By Bill Kirtz
As media analysts dissect the latest example of fabrication presented as fact, top narrative writers agree that nothing — however creative the writing process — can be made up.
Their comments came at last weekend’s Narrative Arc conference hosted by Boston University’s School of Journalism and co-sponsored by the Poynter Institute.
Conference organizer and BU journalism professor Mark Kramer, author of several non-fiction books and editor of “Telling True Stories,” said that as narrative journalism has developed into a genre, standards have gotten tighter. His often-repeated rules: make nothing up, no “tweaking” time sequences and be straight with sources.
When memoirists and others violate these standards, he added, they hurt the credibility of all non-fiction practitioners.
“An accumulation of bad examples has moved me from skepticism to cynicism about memoirs,” said Roy Peter Clark, a Poynter senior scholar and prominent writing coach and author. He and other speakers said non-fiction writers should spell out their techniques at the outset.
“Creative non-fiction is not a license to steal,” said Mitchell Zukoff, a BU journalism professor whose most recent book is “Lost in Shangri-La.” “Anything between quotes has to be what someone actually said.”
Zukoff acknowledges that in probing into long-past events, there are things you simply can’t know for certain. But you can describe a centuries-old figure by writing something like “paintings of the time show him with thick, wavy hair.”
Adam Hochschild, whose most book of historical non-fiction is “To End All Wars,” will reconstruct events but insists that everything “has to be true.” To bring the past to life, he focuses on scenes. “I try to think like a filmmaker. Where do I put my camera?”
Instead of interviewing someone, Hochschild advises reporters to follow them around and see how they interact with others.
Tom French, a Pulitzer Prize-winning feature writer and Poynter writing fellow, made a similar point. Before you start — and even on deadline — think about whose experience is most important. Figure out which character in your story has the most at stake. In a story about a proposed ban on lap-dancing, for example, a St. Petersburg Times reporter accompanied the dancers to the hearing. Rather than simply quoting politicians, they got such detail as body glitter and the dancers on city council chairs.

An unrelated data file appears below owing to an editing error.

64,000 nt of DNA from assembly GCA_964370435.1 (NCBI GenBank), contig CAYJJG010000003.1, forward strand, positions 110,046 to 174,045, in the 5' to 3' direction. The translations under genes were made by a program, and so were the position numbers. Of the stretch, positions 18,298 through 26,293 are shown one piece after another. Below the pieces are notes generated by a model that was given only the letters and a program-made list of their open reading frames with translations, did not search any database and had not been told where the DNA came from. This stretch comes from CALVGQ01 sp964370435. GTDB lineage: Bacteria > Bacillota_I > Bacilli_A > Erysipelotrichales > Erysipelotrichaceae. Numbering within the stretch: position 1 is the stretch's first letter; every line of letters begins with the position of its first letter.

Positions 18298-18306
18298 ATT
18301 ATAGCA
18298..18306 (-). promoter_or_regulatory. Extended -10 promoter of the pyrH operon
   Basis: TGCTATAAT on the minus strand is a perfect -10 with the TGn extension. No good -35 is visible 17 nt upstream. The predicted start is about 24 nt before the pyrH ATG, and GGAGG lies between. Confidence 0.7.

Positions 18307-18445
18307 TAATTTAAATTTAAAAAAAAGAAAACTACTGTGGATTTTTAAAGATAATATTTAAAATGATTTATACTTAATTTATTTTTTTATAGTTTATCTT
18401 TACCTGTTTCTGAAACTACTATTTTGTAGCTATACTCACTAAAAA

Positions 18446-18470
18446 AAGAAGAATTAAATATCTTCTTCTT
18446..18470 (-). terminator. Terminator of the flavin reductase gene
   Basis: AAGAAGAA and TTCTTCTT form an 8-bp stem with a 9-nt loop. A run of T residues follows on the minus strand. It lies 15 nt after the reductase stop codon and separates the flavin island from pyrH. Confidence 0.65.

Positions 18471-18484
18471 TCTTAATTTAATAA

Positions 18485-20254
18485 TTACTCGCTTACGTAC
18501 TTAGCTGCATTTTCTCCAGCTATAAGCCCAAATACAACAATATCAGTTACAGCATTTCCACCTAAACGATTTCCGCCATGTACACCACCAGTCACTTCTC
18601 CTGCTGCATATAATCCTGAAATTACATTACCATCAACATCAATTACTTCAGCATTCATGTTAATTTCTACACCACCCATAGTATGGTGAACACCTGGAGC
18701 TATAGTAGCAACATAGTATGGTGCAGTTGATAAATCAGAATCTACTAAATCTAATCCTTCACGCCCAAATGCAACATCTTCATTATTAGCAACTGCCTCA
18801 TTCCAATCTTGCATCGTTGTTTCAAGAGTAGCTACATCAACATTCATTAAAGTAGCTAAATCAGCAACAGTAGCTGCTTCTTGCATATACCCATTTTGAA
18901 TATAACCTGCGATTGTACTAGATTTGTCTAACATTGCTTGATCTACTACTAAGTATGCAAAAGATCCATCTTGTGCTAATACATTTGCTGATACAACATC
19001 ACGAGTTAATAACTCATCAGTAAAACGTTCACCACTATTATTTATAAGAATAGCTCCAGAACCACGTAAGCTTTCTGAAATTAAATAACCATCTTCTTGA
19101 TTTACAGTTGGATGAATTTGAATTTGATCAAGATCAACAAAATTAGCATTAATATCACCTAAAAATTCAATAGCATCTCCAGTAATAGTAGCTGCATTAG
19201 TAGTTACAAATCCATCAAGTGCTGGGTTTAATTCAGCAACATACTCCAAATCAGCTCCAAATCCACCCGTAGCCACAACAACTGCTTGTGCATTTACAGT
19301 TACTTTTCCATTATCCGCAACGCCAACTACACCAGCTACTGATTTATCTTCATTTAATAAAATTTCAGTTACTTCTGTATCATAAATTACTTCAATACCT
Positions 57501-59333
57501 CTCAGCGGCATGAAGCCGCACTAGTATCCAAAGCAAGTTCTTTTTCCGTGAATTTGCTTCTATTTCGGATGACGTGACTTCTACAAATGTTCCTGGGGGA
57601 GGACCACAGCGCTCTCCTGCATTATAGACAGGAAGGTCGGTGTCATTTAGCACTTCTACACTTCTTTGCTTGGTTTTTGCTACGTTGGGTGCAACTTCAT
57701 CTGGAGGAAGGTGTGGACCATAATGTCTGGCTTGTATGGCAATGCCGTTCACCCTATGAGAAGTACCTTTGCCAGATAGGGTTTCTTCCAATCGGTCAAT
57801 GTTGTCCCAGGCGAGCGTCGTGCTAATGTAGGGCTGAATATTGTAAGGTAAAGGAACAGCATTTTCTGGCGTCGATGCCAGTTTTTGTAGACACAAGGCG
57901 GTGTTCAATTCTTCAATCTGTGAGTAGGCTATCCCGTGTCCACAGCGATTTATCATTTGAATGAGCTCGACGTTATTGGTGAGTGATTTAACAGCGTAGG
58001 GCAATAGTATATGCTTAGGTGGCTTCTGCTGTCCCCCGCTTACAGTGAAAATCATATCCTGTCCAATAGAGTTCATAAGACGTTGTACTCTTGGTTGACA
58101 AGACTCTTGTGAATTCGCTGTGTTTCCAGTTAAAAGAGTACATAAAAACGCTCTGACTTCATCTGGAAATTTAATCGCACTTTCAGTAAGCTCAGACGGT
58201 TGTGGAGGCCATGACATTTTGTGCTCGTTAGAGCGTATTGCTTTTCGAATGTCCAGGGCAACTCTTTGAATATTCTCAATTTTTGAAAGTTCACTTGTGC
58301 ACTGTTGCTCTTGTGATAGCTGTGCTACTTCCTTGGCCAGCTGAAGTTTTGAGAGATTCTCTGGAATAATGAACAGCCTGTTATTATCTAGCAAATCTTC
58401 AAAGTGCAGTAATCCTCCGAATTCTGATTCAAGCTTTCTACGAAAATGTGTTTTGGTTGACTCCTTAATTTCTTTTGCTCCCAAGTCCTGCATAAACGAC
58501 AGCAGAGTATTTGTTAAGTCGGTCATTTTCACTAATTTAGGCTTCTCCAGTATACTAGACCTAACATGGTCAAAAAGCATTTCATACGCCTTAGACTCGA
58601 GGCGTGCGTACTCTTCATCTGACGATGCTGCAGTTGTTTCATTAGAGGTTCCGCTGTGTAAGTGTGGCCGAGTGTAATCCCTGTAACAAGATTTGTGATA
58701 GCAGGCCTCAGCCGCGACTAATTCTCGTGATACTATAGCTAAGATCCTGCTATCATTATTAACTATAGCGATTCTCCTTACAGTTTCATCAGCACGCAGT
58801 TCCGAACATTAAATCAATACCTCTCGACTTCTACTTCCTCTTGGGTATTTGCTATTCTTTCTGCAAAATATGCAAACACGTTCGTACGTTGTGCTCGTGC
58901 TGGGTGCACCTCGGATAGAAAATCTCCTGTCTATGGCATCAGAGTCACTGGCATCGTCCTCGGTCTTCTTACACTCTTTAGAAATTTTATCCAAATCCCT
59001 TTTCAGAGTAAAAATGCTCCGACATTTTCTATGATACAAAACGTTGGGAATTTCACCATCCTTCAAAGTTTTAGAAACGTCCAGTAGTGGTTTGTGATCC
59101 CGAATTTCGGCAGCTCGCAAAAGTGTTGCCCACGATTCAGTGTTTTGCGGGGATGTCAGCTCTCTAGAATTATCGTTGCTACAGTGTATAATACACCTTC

“Open strong and build to better,” French urged. Contrary to standard beliefs, he said the lede is the second most important part of a story. The ending is the most important. So he said a reporter should ask herself: what do you want the reader to remember most?
French said stories can come alive when they shift between opposites: in an Occupy story, alternating a protester and a shop owner’s points of view; long and short sentences, external and internal action.
How to spark such vivid writing? Jan Winburn, a well-known newspaper editor and writing coach now senior editor for enterprise at CNN.com, said reporters need editors with “infectious enthusiasm” who will encourage them with “tell me more” comments. She said editors should be good listeners, letting writers test ideas by saying them out loud.
“Stay surprisable,” she said. “You want the writer to find out what the story is, not what you think the story is.”
As Winburn helps bring long-form storytelling to a website known for breaking news, two multimedia editors detailed their experience blending narrative and visual elements.
Christian Science Monitor senior editor Clara Germani supervised an award-winning project that followed a Congolese third-grader and his family for a school year in Atlanta.
The series, which has 33 multi-media elements, won acclaim. But Germani said, “Multi-media on the Web doesn’t pay.” Reporter Mary Wiltenburg got a small monthly stipend and received two Pulitzer Center grants to go to Tanzania, while Germani had to handle the project besides her regular job supervising in-depth stories.
Amy O’Leary, a reporter in the “How We Live” group at the New York Times, has found that throwing too many elements into a series can produce confusion. She said “The Debt Trap” lost the audience because the story was too complex for the format, she said.
The Times had better results with “Flipped.” Showing how private equity dealmakers win while their companies lose, The Times implanted a narrative question early in the piece to make viewers and readers curious. “We kept it simple, limited choices and gave people the incentive to keep on,” O’Leary said.
Surveying the multi-media universe, Dean Starkman wrote a much-discussed Columbia Journalism Review article urging publishers to give staffers the time and space to do what he considers journalism’s core duty, public interest reporting.
In a keynote talk at the BU conference, Starkman, part of a Pulitzer-winning investigative reporting team and managing editor of CJR’s business press section, described “a hole in the peer-produced [amateurs doing professional work] model for news: there’s no way to produce great stories.”
To Starkman, authorship is needed: In his book “Here Comes Everybody,” New York University professor and prominent new media commentator Clay Shirky sees great promise in crowdsourcing and collaborative media efforts. But Starkman notes that “Here Comes Everybody” wasn’t written by everybody but by one person.
Saying the muckrakers of a century ago should still challenge us, Starkman believes their “towering ambition is missing today. We have to hang on to [their] values: going after huge targets without fear.”
Starkman doesn’t see the need for the journalism industry to make a stark choice between professional reporting for many and netcitizens providing information for each other.
“The two cultures have to come together, and if they do there’s amazing potential,” he said.
Bill Kirtz is an associate professor of journalism at Northeastern University in Boston.